During the regular season, a friend of mine asked why we all bothered to put so much time into following each Lakers basketball game—it's a long season. His theory was, just turn on the last two minutes of every match. You’ll see the outcome.
And while that’s true, that doesn’t really tell you the whole story. Anybody can flip to the last page of a book to see the ending. But when you do that, you miss the journey.
The Lakers inexplicable lack of focus in Game 1 becomes easier to understand when you remember the losing spell before the All-Star break.
Kobe’s frustration with Pau is magnified by your knowing that Kobe has been frustrated with Pau for a couple of months (see the comments from the previous article: Pau, I need more Black Swan than White Swan.)
It really takes on context when you can remember back to the summer of ’07, when Kobe publicly lost it over the Lakers management’s inability to get him some quality help. Go back and look at those rosters yourself. You’ll see.
I don’t ever think it was personal, but more like Kobe trying to communicate, “If you really mean it when you say you are committed to winning, Lakers, then prove it. I’m in the prime of my career, but I cannot play all five positions at once. We need to upgrade.”, with the veiled (and sometimes not so veiled) threat that he’d consider leaving.
Probably not the best execution of the “Upgrade or Else” strategy, but the message got through. Well, the players are there now. The proof of the quality upgrade is appearances in the last three finals and winning the last two.
-Lakers: Inablility to match the Hornets intensity and ferocity
-Lakers: Not enough offense from Pau and the bench
-Lakers: Not enough defense on Chris Paul and Trevor Ariza
-Lakers: Not enough chippiness, toughness and attitude
-Lakers: Not enough points (duh)
But I think the Lakers collectively fail to grasp the bigger picture of what is going on. This is an exact repeat of the lesson they apparently failed to learn from Oklahoma City last year.
OKC surprised the complacent Lakers last year in the playoffs. But the Lakers should never have been surprised then, and they have no excuse now. The Lakers eventually prevailed, but it was nailbiting.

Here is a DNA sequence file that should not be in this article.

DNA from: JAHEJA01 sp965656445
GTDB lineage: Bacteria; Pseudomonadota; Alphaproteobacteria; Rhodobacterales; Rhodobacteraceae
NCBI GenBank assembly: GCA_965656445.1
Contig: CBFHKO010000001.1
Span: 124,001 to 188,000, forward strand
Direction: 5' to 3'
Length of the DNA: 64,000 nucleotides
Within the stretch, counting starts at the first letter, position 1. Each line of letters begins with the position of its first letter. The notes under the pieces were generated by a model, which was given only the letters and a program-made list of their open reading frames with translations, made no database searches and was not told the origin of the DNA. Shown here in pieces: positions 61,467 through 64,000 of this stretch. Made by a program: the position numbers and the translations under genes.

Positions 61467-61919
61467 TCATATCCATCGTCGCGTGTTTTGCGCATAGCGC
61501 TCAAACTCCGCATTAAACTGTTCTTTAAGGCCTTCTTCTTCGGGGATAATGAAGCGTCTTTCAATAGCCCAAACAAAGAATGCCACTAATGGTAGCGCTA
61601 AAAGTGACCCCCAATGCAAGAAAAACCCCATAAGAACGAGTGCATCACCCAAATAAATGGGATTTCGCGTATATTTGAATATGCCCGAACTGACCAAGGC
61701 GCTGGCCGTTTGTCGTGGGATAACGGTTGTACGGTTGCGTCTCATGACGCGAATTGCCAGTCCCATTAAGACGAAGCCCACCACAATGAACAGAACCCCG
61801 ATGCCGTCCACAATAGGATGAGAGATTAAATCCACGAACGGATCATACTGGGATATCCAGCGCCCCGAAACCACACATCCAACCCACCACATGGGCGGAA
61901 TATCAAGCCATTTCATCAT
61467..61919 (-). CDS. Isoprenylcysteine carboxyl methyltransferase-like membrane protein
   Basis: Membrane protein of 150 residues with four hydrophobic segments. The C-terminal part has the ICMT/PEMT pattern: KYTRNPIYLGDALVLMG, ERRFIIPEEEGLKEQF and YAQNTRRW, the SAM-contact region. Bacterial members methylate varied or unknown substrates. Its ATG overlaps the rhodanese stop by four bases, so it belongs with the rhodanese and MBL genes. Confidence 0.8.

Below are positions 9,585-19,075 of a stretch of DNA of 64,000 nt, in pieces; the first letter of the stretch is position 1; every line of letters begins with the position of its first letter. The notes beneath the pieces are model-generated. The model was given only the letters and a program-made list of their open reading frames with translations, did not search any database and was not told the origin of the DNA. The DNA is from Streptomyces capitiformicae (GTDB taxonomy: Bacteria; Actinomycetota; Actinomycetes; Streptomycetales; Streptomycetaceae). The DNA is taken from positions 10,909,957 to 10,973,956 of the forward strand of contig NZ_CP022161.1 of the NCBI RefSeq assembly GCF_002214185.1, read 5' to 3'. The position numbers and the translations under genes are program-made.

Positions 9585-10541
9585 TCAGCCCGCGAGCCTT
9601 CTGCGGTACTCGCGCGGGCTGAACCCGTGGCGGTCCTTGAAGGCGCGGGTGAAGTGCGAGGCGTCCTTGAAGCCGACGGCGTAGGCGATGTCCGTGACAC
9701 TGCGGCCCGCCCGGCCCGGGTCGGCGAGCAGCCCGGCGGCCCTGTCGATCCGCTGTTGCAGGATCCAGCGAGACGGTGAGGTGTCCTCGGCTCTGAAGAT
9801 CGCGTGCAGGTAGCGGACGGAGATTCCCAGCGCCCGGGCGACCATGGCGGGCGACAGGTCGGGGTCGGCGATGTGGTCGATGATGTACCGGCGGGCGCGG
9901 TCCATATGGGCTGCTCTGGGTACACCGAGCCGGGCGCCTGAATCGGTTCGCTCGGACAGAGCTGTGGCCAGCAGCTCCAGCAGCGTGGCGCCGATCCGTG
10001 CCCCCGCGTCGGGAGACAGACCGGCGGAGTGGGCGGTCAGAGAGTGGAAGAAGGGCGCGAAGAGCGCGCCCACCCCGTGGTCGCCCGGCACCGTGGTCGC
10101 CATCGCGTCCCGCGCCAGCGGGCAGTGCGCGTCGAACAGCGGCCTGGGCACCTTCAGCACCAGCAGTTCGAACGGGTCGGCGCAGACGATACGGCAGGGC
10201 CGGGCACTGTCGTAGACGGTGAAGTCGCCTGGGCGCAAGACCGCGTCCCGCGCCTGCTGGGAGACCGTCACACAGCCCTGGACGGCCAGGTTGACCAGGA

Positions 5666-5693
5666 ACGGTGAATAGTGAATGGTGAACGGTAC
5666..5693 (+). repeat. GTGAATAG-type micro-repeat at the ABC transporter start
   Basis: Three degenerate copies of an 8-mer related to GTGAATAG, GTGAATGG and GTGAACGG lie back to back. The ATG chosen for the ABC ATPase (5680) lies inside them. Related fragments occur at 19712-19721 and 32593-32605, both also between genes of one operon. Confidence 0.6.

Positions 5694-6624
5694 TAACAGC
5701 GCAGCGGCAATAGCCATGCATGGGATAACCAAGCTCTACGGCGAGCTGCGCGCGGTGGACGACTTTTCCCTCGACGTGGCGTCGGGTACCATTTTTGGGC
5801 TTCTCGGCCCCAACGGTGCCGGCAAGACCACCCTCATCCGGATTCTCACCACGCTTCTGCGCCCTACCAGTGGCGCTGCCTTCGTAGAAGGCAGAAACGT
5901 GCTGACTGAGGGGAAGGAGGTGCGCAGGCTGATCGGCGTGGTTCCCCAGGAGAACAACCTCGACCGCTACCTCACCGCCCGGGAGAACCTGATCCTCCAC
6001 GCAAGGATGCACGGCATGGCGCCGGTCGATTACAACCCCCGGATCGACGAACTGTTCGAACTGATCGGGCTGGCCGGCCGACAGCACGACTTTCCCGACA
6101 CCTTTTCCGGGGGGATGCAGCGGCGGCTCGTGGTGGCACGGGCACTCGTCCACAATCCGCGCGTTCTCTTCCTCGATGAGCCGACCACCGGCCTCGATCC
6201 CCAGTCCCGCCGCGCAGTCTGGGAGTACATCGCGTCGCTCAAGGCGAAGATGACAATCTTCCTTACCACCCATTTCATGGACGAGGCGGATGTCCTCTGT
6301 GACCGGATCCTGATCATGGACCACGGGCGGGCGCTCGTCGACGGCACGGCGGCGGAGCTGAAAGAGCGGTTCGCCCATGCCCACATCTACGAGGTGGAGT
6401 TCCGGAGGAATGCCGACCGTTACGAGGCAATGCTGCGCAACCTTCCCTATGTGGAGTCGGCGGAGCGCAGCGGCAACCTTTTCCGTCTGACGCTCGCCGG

Lakers, the entire West has you in their sites. Heavy lies the crown. These young teams are hungry. You don’t think that most of the media dismissively talking of sweeps and coronating the Lakers hasn’t been fuel for their competitive fire? Of course it has. Monty Williams is no dummy.
The Lakers are like the male lion in one of those nature shows about animals. Before the playoffs and for all of the last two years basically, they were the head of the pride. Kings of all they surveyed. Beautiful lionesses and young cubs all around. Relaxing in the sun and enjoying the good life.
Except for one thing. The young cubs grow up. They want to take on the head of the pack. The lion king swats them into place for a while. But eventually, one or more of those young cubs is going to make a serious challenge.
This is such an age old story; I shouldn’t even have to point it out to you, Lakers. Especially, because all of you have been that young cub at one point. You are going to have to defend your title with every ounce of veteran guile, strength and heart you have.
Heart. That’s what is missing, Lakers. The Hornets have it. Chris Paul is putting on a clinic. Trevor Ariza as his wingman is terrifying. Thing is, especially about Trevor, the Lakers should have known this too. Kobe did.
In one of his quick interviews prior to the playoffs starting, Kobe was being peppered with questions about Chris Paul. Kobe reminded the media not to overlook Trevor Ariza. Ariza is a hometown boy, went to high school in LA and then played for UCLA and eventually went on to the Lakers.
I was sad when the two parties couldn’t work out a way for him to stay a Laker. So this is an “I’ll show you” series for Trevor. It’s almost like Westbrook/Durant 2.0.
By the way, guess who often used to guard Kobe in practice when he was with the team? Trevor Ariza. He knows Kobe’s tricks.
The young cubs want to bust up the status quo. They absolutely want to take you down. That’s where you’re headed, Lakers, unless you get very serious immediately. Everyone has been talking about if the Lakers can three-peat. At this point, it’s an open question if they can even get out of the first round. Especially if Mamba is seriously hurt.
What do the Lakers have to do in Game 5? Simple. Win. Do not listen to the media who insist that the Hornets can’t possibly beat the Lakers. They can. They’ve done it twice.
They’ve shown their heart. Lakers, where’s yours?